George A. Gordon

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For his grandfather, the politician, see George Anderson Gordon.
George A. Gordon's 1920 diplomatic passport photo.

George A. Gordon (November 19, 1885 – May 11, 1959) was an American attorney and diplomat who served as United States Ambassador to Haiti as well as United States Ambassador to the Netherlands.

Life and career[edit]

George Anderson Gordon was born in Huntsville, Alabama on November 19, 1885. He was the son of Percy Gordon, son of George Anderson Gordon, and Nancy Reed French.[1][2]

He graduated from Harvard University in 1906 and taught at St. Paul's School until 1909. In 1912 he received his law degree from Columbia University School of Law, and he became an attorney in New York City.[3][4]

In 1916 Gordon joined the United States Army and served in the Pancho Villa Expedition. During World War I he was assigned as a Captain in France, and after the war he served on the staff that supported the U.S. commissioners who negotiated the Treaty of Versilles.[5]

Gordon became a career foreign service employee in 1920, and served at embassies in Paris, Budapest, Berlin, and Rio de Janeiro. In 1930 he married Alice Vandergrift Garrett.[6][7][8][9][10][11][12][13]

In 1935 he was appointed as Ambassador to Haiti, where he served until 1937.[14]

In 1937 he became Ambassador to the Netherlands, serving until the Nazi invasion in 1940, after which he closed down the embassy and departed.[15][16][17][18]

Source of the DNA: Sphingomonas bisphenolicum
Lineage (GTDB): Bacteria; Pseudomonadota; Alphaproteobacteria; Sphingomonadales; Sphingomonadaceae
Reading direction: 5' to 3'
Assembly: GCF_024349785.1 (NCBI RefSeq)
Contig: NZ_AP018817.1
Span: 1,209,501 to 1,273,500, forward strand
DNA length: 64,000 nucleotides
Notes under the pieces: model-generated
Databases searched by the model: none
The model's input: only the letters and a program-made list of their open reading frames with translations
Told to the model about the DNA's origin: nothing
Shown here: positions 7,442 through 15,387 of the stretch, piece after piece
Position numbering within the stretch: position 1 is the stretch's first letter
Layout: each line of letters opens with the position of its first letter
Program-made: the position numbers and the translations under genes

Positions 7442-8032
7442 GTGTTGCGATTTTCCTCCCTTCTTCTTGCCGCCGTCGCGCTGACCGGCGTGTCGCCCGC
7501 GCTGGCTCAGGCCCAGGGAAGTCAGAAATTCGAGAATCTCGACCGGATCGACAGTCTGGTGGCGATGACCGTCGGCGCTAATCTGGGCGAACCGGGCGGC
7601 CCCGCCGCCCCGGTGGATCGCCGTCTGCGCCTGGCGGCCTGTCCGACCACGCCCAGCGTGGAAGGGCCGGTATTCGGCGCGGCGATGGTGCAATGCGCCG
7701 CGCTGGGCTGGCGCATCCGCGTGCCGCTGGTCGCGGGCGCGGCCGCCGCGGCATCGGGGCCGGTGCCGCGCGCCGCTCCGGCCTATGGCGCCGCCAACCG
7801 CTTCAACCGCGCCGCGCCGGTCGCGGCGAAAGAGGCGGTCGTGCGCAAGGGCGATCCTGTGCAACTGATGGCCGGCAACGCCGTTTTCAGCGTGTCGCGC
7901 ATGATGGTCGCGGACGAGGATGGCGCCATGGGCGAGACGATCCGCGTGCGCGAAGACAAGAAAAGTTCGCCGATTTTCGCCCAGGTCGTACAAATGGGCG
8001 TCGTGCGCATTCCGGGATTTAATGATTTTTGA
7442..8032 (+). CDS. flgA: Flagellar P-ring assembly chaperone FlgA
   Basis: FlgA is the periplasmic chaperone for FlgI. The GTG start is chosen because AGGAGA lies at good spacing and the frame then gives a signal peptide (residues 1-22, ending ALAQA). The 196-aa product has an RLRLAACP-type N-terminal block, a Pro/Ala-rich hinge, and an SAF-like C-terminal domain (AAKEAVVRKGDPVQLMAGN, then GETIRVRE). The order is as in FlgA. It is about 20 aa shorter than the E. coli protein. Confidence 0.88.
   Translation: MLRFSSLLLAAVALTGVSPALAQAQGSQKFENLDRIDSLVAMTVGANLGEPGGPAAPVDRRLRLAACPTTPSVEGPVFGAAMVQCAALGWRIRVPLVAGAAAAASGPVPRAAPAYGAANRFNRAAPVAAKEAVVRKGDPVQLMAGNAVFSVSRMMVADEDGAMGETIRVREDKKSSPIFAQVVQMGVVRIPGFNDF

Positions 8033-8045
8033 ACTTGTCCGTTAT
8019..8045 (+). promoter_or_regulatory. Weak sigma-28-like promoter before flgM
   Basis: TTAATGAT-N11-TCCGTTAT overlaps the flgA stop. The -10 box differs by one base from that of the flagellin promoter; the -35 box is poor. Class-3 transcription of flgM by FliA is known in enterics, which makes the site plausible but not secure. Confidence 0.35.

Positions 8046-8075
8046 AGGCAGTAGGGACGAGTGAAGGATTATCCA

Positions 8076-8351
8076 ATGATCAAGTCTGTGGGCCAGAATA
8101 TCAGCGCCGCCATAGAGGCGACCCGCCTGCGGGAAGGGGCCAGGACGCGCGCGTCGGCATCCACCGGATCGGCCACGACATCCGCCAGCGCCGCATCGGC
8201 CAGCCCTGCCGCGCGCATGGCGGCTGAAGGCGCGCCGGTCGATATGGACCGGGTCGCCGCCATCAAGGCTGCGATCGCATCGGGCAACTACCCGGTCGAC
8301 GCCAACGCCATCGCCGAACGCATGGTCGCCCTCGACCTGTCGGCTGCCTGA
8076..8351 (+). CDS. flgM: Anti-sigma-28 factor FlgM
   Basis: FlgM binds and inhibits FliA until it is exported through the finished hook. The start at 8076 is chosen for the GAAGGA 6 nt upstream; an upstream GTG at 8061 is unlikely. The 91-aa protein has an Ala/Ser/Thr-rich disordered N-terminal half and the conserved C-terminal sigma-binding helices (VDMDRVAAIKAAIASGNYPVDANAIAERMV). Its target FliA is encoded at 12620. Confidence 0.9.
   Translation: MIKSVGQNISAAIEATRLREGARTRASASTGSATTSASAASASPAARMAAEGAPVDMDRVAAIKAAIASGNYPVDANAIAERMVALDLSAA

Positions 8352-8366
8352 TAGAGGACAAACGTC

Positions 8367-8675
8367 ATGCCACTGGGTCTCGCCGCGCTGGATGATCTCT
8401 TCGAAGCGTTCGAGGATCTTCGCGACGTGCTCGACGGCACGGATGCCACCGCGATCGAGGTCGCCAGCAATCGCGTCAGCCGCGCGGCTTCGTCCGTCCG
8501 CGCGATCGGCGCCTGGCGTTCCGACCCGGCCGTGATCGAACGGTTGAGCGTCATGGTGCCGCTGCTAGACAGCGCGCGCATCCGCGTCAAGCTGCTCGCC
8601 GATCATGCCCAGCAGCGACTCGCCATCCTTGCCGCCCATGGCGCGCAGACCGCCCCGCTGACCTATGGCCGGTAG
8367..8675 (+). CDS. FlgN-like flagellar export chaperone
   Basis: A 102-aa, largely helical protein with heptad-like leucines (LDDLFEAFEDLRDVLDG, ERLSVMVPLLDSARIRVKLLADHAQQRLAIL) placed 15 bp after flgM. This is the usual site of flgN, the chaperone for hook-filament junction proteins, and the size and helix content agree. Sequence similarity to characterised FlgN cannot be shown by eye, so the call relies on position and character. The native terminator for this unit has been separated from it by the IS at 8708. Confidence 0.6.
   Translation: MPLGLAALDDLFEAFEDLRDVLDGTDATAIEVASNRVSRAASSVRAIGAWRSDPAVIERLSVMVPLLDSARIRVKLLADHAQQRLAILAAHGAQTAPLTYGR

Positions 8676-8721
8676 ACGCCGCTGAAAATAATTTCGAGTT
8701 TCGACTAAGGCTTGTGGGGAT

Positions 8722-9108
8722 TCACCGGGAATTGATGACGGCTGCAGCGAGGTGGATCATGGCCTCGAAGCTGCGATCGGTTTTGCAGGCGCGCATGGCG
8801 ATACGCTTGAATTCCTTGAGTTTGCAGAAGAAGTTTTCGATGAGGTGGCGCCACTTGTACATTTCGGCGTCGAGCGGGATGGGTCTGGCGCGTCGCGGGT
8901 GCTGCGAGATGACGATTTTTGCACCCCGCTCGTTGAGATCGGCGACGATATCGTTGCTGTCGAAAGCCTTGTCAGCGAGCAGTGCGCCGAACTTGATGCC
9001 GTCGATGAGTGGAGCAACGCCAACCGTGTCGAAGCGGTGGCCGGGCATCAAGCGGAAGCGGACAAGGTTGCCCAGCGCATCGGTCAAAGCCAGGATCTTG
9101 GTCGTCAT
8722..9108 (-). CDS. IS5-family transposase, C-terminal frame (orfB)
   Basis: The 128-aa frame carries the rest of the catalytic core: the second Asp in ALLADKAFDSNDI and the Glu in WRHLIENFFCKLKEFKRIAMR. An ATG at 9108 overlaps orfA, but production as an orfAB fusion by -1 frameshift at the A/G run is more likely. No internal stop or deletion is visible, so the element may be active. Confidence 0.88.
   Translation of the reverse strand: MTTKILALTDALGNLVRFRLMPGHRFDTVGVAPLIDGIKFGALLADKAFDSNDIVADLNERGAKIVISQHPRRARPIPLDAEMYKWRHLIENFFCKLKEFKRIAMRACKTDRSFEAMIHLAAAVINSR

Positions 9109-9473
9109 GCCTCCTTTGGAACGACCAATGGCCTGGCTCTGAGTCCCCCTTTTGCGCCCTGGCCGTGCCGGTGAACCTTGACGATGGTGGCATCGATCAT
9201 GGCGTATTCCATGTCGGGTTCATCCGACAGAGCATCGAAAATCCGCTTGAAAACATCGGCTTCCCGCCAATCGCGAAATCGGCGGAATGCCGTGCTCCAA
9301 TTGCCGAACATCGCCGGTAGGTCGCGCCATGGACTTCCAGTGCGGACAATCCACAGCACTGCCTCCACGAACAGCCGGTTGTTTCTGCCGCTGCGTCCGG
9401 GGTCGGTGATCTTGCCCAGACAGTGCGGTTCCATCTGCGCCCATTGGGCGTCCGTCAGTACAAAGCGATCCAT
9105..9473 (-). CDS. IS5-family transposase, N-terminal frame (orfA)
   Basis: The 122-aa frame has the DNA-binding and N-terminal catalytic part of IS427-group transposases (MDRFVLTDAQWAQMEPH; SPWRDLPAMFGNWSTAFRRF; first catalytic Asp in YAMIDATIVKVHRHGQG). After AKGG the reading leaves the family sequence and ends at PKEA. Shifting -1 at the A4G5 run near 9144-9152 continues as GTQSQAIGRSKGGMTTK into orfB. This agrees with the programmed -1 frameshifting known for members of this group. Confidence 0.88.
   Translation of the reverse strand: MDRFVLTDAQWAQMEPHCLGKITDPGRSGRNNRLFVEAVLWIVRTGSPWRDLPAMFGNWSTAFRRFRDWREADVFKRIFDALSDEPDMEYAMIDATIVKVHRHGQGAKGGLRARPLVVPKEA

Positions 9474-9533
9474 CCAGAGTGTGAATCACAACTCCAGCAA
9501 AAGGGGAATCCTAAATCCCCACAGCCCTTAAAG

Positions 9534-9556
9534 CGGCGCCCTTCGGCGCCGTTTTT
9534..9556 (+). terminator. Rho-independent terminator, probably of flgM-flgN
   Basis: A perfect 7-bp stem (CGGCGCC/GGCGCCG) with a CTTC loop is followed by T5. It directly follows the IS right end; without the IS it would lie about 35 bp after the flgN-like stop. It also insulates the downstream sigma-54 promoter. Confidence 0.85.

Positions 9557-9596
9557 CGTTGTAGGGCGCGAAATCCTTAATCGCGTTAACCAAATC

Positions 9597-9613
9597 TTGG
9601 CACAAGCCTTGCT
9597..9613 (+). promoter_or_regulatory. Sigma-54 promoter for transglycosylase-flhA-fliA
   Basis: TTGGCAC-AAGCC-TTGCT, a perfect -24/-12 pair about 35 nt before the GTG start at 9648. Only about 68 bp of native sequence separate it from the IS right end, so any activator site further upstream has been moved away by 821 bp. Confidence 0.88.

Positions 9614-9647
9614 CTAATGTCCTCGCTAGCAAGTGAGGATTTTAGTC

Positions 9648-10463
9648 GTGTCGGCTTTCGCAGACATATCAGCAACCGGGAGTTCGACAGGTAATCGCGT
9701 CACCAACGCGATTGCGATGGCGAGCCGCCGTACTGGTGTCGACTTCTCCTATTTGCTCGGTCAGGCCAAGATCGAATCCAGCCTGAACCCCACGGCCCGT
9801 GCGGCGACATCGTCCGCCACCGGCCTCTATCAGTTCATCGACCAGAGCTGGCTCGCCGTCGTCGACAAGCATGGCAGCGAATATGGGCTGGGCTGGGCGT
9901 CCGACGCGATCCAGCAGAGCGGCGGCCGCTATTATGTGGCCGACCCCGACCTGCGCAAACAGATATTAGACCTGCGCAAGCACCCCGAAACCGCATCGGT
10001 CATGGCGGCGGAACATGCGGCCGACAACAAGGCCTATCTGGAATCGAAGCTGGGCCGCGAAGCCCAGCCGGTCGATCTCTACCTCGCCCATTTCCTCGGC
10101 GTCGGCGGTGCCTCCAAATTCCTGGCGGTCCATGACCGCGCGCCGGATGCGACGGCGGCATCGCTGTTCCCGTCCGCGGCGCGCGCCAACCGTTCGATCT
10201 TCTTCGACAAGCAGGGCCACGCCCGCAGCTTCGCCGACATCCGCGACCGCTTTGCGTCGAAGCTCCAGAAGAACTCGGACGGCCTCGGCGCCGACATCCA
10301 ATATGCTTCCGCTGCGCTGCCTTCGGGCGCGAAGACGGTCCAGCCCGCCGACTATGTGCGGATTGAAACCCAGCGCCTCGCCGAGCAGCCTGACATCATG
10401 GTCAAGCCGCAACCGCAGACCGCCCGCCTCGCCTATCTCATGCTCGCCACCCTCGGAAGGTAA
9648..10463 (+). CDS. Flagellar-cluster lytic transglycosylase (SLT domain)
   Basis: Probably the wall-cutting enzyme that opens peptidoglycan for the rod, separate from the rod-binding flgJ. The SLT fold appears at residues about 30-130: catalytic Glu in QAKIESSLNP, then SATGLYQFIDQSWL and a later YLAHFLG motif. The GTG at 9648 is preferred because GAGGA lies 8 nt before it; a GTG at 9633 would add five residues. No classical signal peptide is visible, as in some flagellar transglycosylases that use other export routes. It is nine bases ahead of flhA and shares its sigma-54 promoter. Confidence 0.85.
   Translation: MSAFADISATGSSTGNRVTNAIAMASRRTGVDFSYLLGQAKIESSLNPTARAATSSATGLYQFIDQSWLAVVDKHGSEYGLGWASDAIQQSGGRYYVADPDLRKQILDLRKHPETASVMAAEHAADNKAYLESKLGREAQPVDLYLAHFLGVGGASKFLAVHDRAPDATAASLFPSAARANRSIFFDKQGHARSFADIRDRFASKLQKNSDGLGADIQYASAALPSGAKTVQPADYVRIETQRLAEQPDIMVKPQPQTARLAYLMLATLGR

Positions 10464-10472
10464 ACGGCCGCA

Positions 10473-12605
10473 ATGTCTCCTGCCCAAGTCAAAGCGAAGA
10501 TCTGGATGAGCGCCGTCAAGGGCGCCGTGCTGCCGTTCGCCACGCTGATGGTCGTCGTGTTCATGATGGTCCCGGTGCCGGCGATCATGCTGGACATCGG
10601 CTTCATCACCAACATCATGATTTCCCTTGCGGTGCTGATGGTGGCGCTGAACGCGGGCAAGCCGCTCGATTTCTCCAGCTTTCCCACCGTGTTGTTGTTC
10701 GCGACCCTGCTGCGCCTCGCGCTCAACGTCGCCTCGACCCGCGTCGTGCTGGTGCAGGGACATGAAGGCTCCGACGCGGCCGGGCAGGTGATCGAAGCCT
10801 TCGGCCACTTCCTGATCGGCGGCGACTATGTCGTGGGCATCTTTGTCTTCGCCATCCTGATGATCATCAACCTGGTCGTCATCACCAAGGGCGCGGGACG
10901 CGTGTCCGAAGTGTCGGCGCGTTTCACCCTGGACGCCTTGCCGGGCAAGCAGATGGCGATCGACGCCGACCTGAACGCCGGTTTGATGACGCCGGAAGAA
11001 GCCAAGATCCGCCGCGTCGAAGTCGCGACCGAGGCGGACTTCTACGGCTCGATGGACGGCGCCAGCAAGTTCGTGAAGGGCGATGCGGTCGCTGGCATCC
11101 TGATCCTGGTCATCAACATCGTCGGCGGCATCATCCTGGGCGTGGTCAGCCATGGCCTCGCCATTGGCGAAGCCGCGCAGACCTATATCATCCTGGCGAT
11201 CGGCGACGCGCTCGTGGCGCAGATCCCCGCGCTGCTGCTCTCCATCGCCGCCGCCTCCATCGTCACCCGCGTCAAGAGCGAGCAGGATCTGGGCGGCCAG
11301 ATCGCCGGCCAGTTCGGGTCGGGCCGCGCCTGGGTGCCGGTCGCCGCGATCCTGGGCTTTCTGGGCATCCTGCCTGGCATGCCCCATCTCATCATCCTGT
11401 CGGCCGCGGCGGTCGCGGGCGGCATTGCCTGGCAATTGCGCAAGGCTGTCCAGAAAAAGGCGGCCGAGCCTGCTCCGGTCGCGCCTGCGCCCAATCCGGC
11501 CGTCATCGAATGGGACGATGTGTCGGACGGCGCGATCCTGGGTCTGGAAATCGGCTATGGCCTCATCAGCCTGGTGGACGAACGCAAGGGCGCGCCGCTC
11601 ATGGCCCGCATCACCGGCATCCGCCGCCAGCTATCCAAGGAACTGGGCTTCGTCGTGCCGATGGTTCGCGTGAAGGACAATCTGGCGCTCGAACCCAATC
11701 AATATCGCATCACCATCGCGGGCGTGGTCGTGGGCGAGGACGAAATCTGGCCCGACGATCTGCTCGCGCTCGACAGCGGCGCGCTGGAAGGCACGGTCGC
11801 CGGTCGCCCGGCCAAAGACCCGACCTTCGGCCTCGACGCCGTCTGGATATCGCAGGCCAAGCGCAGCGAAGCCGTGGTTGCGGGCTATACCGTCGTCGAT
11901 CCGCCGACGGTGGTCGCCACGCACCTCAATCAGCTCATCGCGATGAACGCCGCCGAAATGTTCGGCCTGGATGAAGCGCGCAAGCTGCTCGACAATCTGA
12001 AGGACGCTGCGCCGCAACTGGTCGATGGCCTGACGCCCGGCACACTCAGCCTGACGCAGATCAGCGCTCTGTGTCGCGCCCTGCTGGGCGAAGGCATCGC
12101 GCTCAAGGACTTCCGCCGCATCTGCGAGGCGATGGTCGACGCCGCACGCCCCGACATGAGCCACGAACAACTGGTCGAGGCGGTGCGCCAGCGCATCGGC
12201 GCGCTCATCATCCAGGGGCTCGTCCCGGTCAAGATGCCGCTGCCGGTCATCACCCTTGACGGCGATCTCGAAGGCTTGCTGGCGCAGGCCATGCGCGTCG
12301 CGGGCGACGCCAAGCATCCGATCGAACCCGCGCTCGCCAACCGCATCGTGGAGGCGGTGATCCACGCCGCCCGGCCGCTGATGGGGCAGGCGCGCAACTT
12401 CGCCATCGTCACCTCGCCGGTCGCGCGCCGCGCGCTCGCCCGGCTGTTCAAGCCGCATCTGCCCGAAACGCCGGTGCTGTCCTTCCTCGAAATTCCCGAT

Upon returning to the United States Gordon spent the rest of World War II working on foreign policy issues at the State Department, including reorganization and formal re-recognition of Czechoslovakia following its occupation by the Nazis. He retired in 1945.[19]

Gordon died in New York City on May 11, 1959.[20]

References[edit]

  1. ^ Who's who in Pennsylvania: A Biographical Dictionary of Contemporaries. 1909. p. 420. 
  2. ^ Harvard College (1780- ). Class of 1906 (1906). Harvard College Class of 1906 Secretary's Third Report. Crimson Printing Company. p. 158. 
  3. ^ Harvard University, Report of the lass of 1906, 1916, page 158
  4. ^ Bernard V. Burke, Ambassador Frederic Sackett and the Collapse of the Weimar Republic, 1930-1933, 2003, page 71
  5. ^ Boston Globe, George A. Gordon to Marry Mrs. Garrett, July 5, 1930
  6. ^ Harvard Alumni Association, Harvard Alumni Bulletin, Volume 61, 1959, page 696
  7. ^ New York Times, Many Are Promoted in Foreign Service, September 6, 1925
  8. ^ New York Times, New Yorkers Rise in Foreign Service: George A. Gordon Becomes Counselor for the Embassy at Paris, January 19, 1930
  9. ^ New York Times, Notes of Social Activities in Metropolitan District and Elsewhere, December 23, 1933
  10. ^ Associated Press, Capitol Social Leader to Wed, Pittsburgh Post-Gazette, July 5, 1930
  11. ^ Abraham Ascher, Was Hitler a Riddle?: Western Democracies and National Socialism, 2012, page 147
  12. ^ Robert M. Levine, Father of the Poor?: Vargas and his Era, 1998, page 42
  13. ^ Robert Dallek, Democrat and Diplomat: The Life of William E. Dodd, 1968, page 197
  14. ^ New York Times, New Envoy to Haiti Arrives, August 3, 1935
  15. ^ New York Times, G.A. Gordon Named Envoy to Holland, July 11, 1937
  16. ^ United Press International, New Netherlands Minister Named, Berkeley Daily Gazette, July 10, 1937
  17. ^ J. Reilly O'Sullivan, Associated Press, Americans Are Unable to Get Out of Holland, Lewiston Daily Sun, May 27, 1940
  18. ^ Baltimore Sun, Gordon, Former Envoy To Holland, Returning, July 18, 1940
  19. ^ Chicago Tribune, U.S. Continues Recognition of Czechs' State, February 8, 1941
  20. ^ Associated Press, Death Notice, G. A. Anderson, Newport Daily News, May 12, 1959

External Resources[edit]

Diplomatic posts
Preceded by
Norman Armour
United States Ambassador to Haiti
1935–1937
Succeeded by
Ferdinand L. Mayer
Preceded by
Grenville T. Emmet
United States Ambassador to the Netherlands
1937–1940
Succeeded by
Anthony J. Drexel Biddle, Jr.